I recently watched the two famous comedies from the early 1940s that tackled the Nazis at the height of their power. I first watched 1942s To Be or Not to Be (first viewing for me) and followed that up with 1940s The Great Dictator (my second viewing many years after the first). I intended to just watch the former but when the idea for this article popped in my head I decided to watch the latter too.

Both of these movies are considered to be comedies and both have plot elements involving people impersonating Nazis. They are also both in black and white. That’s where the similarities between these movies end.

I don’t intend to go into major spoilers with these movies in case you want to watch them (both are embedded below).

Let me start by saying this; The Great Dictator isn’t funny. At all. It’s great as a political piece of propaganda and as a satire it works but I didn’t laugh a single time. The broad comedy clashes with the subject matter of the Jewish Ghetto and our knowledge of the atrocities of the Axis powers during the Second World War.

It isn’t a terrible movie, quite the opposite actually but 80 years after its release I appreciate it more as a product of its time, a cinematic time capsule into a time and place than as something I’m going to watch because I enjoy it (which I don’t).

The biggest problem I have with The Great Dictator is the tone is all over the place and there isn’t any consistency or internal logic for a variety of things. For example, early in the movie, Chaplin has his Hitler avatar, Hynkel give a speech that goes on for what seems like ten unfunny minutes in a mixture of random German words, English, and gibberish. As soon as this speech is over this character basically just speaks in Chaplin’s normal voice for pretty much the rest of the movie.

https://www.youtube.com/watch?v=pw23cHhdJuY

 

The humor in this movie is stuff like that speech and Chaplin’s typical slapstick schtick from his Little Tramp days (hell, his other role in this movie besides Hynkel is basically that character). These comedy bits alternate almost on a scene by scene basis with Hynkel’s stormtroopers tormenting Jews in the Ghetto and other serious subjects.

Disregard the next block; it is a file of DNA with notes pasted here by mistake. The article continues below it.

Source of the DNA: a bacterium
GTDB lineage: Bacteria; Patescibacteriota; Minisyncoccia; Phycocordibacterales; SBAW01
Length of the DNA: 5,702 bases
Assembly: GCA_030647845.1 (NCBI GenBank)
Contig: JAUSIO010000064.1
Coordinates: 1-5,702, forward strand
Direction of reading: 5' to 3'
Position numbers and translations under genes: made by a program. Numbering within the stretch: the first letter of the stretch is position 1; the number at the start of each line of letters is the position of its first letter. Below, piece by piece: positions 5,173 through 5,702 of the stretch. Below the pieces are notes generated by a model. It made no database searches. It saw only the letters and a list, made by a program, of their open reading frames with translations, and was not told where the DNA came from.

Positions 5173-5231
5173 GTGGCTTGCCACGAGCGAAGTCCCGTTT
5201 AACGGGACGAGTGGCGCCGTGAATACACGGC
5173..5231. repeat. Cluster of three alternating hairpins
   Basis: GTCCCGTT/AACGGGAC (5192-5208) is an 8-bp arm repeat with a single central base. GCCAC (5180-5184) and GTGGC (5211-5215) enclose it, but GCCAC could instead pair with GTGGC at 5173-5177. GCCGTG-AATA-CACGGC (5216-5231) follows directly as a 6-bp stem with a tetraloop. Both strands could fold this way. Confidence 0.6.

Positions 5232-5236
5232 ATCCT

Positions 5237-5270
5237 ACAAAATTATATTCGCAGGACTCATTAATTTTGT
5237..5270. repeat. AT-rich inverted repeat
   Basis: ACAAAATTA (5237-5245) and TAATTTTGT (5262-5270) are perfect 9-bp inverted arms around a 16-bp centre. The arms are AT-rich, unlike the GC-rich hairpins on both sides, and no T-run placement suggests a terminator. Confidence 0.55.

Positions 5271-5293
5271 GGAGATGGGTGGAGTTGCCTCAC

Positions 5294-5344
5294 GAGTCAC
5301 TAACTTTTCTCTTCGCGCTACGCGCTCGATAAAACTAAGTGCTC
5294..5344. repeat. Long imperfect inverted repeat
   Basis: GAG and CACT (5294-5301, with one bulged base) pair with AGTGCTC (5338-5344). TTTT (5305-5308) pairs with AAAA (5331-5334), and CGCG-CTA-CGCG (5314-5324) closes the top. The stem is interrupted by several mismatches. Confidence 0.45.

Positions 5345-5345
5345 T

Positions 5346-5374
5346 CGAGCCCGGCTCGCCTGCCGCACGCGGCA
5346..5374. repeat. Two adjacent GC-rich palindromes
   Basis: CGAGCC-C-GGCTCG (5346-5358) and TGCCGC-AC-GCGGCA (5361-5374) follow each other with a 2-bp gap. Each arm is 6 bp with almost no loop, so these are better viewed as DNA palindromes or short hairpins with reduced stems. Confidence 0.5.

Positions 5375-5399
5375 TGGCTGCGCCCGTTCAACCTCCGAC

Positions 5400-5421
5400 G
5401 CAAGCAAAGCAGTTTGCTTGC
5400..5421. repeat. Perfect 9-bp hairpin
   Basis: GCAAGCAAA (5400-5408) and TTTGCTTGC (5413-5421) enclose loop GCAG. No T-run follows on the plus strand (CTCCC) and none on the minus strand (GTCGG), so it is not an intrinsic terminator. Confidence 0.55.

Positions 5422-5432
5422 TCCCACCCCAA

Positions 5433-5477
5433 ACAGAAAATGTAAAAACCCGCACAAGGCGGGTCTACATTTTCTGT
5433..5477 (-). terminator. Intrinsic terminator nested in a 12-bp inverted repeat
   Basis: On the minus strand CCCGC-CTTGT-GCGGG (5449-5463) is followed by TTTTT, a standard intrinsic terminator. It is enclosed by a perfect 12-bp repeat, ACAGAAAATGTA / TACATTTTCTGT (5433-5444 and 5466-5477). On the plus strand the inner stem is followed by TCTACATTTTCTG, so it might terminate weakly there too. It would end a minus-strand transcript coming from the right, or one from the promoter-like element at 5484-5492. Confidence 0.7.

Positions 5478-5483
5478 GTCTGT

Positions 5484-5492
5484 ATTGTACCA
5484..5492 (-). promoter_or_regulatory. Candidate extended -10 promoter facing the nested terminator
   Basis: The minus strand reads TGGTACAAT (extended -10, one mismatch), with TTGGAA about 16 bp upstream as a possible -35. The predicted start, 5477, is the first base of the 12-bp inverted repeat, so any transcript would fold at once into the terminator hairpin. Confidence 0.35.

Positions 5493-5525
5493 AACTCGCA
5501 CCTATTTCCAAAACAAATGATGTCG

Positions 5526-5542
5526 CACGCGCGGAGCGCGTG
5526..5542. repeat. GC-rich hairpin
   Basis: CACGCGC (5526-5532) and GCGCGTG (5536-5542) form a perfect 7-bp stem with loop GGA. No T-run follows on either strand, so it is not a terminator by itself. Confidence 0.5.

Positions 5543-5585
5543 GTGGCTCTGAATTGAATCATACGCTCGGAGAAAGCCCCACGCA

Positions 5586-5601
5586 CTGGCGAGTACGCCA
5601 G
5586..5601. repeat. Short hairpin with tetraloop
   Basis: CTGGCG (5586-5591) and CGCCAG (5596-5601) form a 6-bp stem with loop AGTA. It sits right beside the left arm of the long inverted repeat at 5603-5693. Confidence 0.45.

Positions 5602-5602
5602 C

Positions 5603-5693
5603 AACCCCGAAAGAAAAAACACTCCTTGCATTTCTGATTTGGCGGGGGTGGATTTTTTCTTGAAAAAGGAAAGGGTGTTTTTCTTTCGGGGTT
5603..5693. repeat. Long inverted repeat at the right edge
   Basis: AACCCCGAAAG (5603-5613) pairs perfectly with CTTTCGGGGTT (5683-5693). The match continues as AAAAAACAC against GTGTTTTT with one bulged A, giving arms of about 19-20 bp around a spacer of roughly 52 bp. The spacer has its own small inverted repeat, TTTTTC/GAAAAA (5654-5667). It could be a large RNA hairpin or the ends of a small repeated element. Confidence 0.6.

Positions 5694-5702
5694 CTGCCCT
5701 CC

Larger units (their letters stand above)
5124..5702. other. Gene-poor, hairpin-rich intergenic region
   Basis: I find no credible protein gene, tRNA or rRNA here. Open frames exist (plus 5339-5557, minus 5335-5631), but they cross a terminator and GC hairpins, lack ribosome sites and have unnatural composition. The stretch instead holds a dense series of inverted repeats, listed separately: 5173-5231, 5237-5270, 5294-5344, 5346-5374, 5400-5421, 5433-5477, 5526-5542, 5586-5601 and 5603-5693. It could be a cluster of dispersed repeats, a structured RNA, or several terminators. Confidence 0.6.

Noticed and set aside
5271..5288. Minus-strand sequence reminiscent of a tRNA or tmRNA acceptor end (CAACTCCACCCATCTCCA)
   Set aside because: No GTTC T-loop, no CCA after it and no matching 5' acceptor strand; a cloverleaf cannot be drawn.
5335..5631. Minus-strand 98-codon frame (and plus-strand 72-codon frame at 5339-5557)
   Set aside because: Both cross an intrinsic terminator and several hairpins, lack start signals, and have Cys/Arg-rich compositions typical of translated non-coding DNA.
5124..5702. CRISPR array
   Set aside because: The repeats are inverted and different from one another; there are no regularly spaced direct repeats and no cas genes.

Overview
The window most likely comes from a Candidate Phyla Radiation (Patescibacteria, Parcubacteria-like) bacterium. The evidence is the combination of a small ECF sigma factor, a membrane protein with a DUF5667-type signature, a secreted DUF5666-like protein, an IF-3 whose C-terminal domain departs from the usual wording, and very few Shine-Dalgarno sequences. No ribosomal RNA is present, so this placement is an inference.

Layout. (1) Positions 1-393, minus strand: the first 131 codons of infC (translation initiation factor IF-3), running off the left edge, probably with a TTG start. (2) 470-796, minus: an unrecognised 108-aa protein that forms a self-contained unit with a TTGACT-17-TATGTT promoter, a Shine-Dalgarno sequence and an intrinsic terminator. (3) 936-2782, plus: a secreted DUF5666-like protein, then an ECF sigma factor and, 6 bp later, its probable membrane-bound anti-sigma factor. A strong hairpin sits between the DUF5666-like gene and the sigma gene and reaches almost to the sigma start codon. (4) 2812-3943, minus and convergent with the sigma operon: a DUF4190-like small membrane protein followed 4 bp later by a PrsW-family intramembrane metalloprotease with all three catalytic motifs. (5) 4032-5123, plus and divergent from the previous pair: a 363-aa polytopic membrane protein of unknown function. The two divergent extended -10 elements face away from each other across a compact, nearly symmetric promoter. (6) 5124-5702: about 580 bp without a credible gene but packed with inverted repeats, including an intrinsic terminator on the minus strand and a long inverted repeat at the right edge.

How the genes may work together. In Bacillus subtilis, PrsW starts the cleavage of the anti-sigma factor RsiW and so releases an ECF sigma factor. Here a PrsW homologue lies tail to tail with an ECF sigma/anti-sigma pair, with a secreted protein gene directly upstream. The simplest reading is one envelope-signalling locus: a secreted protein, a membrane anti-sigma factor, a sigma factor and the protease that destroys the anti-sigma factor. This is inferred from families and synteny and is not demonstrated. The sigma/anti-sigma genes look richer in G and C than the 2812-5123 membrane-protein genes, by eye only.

The movie ends with Chaplin breaking the fourth wall and basically spouting his political views into the camera for several minutes. It’s the strangest choice in a movie filled with them.

The production values in this movie are top-notch. Its a really expensive looking movie with a lot of big, detailed sets and that’s probably the thing about it I enjoyed the most. It looks great (except the Hollywood Hills are a stand-in for the French countryside – these two places couldn’t look less alike).

The other movie, To Be or Not to Be while not rolling on the floor hilarious, has a consistent tone all the way through and although it has dramatic moments throughout it works with the subtle, nuanced, comedic elements.

This movie features Carole Lombard and Jack Benny as Polish actors in a theatre company that gets involved in the Polish Underground Movement and work as spies against the invading Nazi forces going as far as to impersonate specific German agents.

Carole Lombard is the true standout star of the movie, which was her last. This is the first movie I have watched her in and I was greatly impressed by the gravitas she commanded on screen. She’s dynamite in this as Maria Tur, the most desirable actress in Warsaw.

https://www.youtube.com/watch?v=T3eG37VDvfc

Jack Benny is also great and his dryness works wonderfully as Maria’s jealous husband Joseph, whose dream is to play Hamlet in Shakespeare’s homeland.  His main frustration occurs when a Polish pilot played by Robert Stack leaves the theatre on more than one occasion to try to make time to his wife (he’s more upset that he’s doing this during his Hamlet performance than that he’s doing it at all).

The is also a Jewish character in this movie, Greenberg, also an actor whose main storyline pertains to his desire to play Shylock in The Merchant of Venice. It’s a minor storyline that works well within the structure of the movie and has a payoff that is integral to the climax of the film.

The production values of this movie are much less elaborate than those in The Great Dictator. It looks and feels more like a play that works given the movie is about actors in a theatre.

Overall I would recommend both of these movies, but The Great Dictator is more of a curiosity than anything more substantial for the viewer.